Companies interested in the PPF include wrap shops, window tint companies, auto body shops, detail shops, graphics installers and car dealerships wanting to increase their sales and diversify their product offerings.

“It’s just becoming a lot more popular, and the product has gotten a lot better. It’s a much more robust product,” Wood says, adding that initially the product wasn’t as clear or as long lasting. “It’s also easier to install because it’s more pliable.”

Wrap shops in particular wanting to get into the business already have a base knowledge about the processes, tools and equipment that will help with installing PPF, says Laura Kvistad, senior marketing communications administrator for 3M.

“It’s easy for them to understand and pick up the technology,” Kvistad says. “It’s a perfect addition to their business to help grow their business further.”

The Installation of PPF
PPF is installed as a wet application, versus vinyl that is installed dry. It is placed on the vehicle in two main methods, either as a kit or as a bulk installation.

The kit install typically is done with a plotter with a dedicated 45-degree blade and pattern-cutting software, Wood says. The material is cut to a design that fits around the parts of the vehicle, such as the mirrors, doors and hood, he says. There are thousands of design patterns to fit the different parts of a vehicle and vehicle types, he says.

PPF also can be applied as a bulk install by placing the raw material or the bulk roll directly onto the vehicle and physically cutting and trimming it to fit the individual parts, Wood says.  

“Most people prefer kit over bulk installation, just because the kits are designed to fit the areas of the vehicle,” Kvistad says, adding that bulk installs are more difficult to work with to get the right dimensions. “It gives our installers more convenience and makes their jobs go much faster.”

Before doing the installation, the installer should make sure the vehicle’s surface is clean and free of debris and pre-fill any chips or scratches. The installer then can remove the excess material around each pattern piece and pull off the adhesive from the film, lining up the film to the exact dimensions of the vehicle part.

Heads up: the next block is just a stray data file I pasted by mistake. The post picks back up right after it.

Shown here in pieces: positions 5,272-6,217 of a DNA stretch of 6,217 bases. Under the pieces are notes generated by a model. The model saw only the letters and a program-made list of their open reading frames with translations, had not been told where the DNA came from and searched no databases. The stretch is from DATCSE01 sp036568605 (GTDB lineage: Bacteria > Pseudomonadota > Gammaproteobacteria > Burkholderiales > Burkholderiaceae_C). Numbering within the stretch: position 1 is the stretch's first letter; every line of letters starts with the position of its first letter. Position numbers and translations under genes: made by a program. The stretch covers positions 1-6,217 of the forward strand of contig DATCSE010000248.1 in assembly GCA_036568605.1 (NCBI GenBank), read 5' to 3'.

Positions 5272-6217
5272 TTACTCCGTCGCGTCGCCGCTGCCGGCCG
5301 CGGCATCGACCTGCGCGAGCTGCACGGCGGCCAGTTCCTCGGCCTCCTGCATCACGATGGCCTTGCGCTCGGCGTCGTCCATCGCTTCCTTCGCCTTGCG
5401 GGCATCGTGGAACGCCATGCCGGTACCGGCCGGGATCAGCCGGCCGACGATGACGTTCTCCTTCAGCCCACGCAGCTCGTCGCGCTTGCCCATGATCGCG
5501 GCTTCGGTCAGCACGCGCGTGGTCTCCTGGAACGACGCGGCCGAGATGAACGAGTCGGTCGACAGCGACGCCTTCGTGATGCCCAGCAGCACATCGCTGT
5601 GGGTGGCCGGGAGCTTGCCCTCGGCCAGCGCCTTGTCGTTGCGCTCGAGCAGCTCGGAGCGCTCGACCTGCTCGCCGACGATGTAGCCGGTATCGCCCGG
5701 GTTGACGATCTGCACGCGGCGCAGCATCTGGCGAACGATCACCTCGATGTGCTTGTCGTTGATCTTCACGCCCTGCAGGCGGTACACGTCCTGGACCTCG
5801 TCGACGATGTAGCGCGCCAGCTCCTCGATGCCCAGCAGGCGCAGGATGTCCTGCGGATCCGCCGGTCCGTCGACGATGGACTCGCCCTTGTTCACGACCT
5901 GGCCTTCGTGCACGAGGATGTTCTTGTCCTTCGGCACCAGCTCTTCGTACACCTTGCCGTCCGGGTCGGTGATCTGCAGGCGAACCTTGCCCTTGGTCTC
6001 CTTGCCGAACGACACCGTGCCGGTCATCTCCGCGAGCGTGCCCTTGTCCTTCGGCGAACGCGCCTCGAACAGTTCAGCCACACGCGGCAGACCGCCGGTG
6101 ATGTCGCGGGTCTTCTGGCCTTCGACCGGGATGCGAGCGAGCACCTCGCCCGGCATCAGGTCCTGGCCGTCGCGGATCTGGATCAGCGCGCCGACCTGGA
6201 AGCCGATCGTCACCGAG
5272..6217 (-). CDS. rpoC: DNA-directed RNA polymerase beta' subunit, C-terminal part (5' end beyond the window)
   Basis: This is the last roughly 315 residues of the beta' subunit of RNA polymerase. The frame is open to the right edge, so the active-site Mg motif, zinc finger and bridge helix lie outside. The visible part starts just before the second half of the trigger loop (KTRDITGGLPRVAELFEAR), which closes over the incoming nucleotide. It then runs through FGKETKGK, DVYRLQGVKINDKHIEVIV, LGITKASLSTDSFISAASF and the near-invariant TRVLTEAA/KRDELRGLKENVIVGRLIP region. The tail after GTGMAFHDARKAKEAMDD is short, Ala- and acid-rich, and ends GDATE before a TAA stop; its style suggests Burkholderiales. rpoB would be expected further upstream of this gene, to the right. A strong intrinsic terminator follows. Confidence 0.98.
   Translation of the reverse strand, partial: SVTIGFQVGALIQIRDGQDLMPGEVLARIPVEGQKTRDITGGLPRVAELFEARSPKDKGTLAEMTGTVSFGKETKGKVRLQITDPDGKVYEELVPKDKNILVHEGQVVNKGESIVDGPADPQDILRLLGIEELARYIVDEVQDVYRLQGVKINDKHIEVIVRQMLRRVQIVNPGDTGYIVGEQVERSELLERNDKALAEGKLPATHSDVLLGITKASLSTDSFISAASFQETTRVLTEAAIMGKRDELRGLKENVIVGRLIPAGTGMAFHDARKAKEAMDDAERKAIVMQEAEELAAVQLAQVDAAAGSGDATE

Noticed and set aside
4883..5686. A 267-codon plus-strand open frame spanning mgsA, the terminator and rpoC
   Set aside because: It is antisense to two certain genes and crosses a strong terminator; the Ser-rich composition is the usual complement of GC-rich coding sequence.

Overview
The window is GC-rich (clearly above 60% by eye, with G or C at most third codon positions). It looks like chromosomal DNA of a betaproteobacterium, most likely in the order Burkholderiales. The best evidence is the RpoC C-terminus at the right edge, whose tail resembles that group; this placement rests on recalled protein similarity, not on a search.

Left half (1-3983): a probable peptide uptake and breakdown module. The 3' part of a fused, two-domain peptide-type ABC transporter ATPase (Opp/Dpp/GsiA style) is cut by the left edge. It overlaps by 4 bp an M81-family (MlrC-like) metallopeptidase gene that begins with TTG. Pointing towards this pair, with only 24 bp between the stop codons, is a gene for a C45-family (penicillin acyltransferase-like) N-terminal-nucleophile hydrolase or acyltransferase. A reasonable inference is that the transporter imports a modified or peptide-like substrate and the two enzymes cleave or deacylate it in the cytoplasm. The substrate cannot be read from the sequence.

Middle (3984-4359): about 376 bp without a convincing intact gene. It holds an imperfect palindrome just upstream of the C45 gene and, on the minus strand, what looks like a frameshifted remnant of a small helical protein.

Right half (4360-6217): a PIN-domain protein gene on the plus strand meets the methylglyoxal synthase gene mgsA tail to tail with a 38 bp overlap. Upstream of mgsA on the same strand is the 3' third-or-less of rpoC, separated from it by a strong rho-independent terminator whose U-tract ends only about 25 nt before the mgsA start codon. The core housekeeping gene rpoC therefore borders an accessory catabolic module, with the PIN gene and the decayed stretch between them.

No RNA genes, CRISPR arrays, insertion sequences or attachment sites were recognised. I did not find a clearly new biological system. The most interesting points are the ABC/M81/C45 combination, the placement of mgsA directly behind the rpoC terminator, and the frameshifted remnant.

“This stuff will want to stick to itself,” Smith says, explaining that a slip solution needs to be sprayed onto the film and the working surface and even fingers before the film is laid onto the surface to prevent it from immediately sticking. “You can’t use too much of that slip solution.”

Wood recommends a slip solution consisting of 3 drops of Johnson’s Baby Shampoo and 32 ounces of water, but using more soap in warmer conditions and less in colder conditions. He also recommends a squeegee covered in the solution to help stretch and form the film to the vehicle parts.

“The soapy solution allows you to move it around until it’s tacked in place,” Wood says.

The solution helps the film float on the vehicle’s surface before it is in place, followed by a tack solution consisting of isopropyl alcohol and water to tack it down and adhere it to the surface.

The tack solution “helps the adhesive to become more aggressive,” Smith says. “It will allow the problem areas to stick down.”

A heat gun can be used to warm and soften the film and to get heat on the edges and make sure they are anchored in place. Or a pressure-on-demand steamer can provide a layer of instant steam to help form the material to the surface.

Once the PPF is installed, the care is easy, Wood says.

“You want to clean it the same way you clean your car,” Wood says. “You don’t have to do anything special to clean it.”

What Can Happen?
Errors can result in the installation process if the right steps are not taken, Keller says. The adhesive could dry prematurely as the film is stretched, or the film could be overstretched or not properly aligned, he says.

“This film is a thick version of Saran Wrap with adhesive underneath,” Keller says. “It can already start to set if you don’t know what you’re doing. It can distort. Anything that distorts will become visible to the customer.”

The adhesive, as it starts to set, will bond with the paint, Keller says, adding that in the case of the appearance of a microfiber fragment or a hair, the PPF materials can be picked up and set back down if done quickly.

“It’s easy if you set it down and pick it up, but if it’s sitting, it becomes harder,” Keller says.

The most important thing for installers is to get proper training, Keller says. Different manufacturers offer training classes that last about three to five days—installers should find out about the experience of the trainer, what is taught, how much hands-on experience there is and the kind of certification, he says.

“A wrap background is beneficial, but you need to understand the applications of this film,” Keller says. “It’s different, so get the right training. If you learn how to do this right and do it well, business will find you.”